In this case it is a great wine that isn’t at all “exquisite.” It’s not ethereal, and it doesn’t summon the spirits. It simply has a calm command backed up by an easy intricacy, and each of these things is serenely overwhelming. If you think you can withstand it all, the pealing echo of finish will light up a kind of eventide of afterglow that has the power to undo you.


I am banishing associations of flavor, because they don’t matter here. If you’re fortunate enough to land a bottle of this, you’ll have your own imaginings. What blows me away here isn’t this “thing” or that but instead this glorious ensemble of virtuosic expression. Have fun, and be ready.

Screen Shot 2023-04-10 at 9.30_edited.png

Moussé Fils L’Or D’Eugene, Perpetuelle Blanc de Noirs

In effect the “N.V. Brut” of the domain, a perpetual reserve started in 2003 and ending (uh-oh) with 2020; disgorged Sept. 6th 2022, 80-20 Meunier/PN, and Extra-Brut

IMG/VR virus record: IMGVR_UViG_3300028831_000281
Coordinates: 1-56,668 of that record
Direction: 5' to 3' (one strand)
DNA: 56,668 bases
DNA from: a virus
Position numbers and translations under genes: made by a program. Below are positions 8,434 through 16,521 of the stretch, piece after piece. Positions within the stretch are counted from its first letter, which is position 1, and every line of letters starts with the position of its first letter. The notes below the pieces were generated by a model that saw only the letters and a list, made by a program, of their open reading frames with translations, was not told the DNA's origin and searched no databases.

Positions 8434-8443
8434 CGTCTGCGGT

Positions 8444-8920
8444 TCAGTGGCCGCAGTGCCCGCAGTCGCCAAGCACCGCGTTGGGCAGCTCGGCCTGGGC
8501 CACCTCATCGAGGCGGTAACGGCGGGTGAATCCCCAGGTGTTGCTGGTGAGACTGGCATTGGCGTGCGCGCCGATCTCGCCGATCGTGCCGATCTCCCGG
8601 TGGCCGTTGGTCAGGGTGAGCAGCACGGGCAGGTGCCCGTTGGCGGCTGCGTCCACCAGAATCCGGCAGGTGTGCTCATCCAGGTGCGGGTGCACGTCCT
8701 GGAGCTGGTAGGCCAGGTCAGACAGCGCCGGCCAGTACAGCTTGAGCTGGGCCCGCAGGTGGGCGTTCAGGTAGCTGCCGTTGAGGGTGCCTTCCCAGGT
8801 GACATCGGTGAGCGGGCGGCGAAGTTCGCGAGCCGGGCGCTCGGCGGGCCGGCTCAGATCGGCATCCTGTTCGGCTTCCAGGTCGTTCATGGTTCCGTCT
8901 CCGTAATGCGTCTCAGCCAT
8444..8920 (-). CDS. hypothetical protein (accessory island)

It starts by smelling lovely, but the palate then starts getting, let’s say, significantly grassy.


Please understand I distinguish between “grassy” (which isn’t always unpleasant) and “vegetal” (which is). I don’t think grassy has a place in Champagne, but it seems we’re stuck with it for now.


What’s galling is it’s easy to see how excellent this wine ought to have been. And I repeat, the green flavor is a segment of this wine, one which you might very well enjoy.


Some of the growers think I’m crazy for kvetching about this. I am not alone, however, and this is an issue the Champenoise will have to confront going forward. Two such vintages in six years ought to be a wake-up call. Three in the last ten years should be a five-alarm fire.

Screen Shot 2023-04-10 at 9.31_edited.png

Moussé Fils Special Club Meunier 2017 Les Fortes Terres     ++

Disg March 1 2022, essentially zero dosage.


A rugged, “dark” fragrance; it was a botrytis vintage but I don’t insist this is a botrytis aroma. It grows sweeter with air, more glow, more resonance.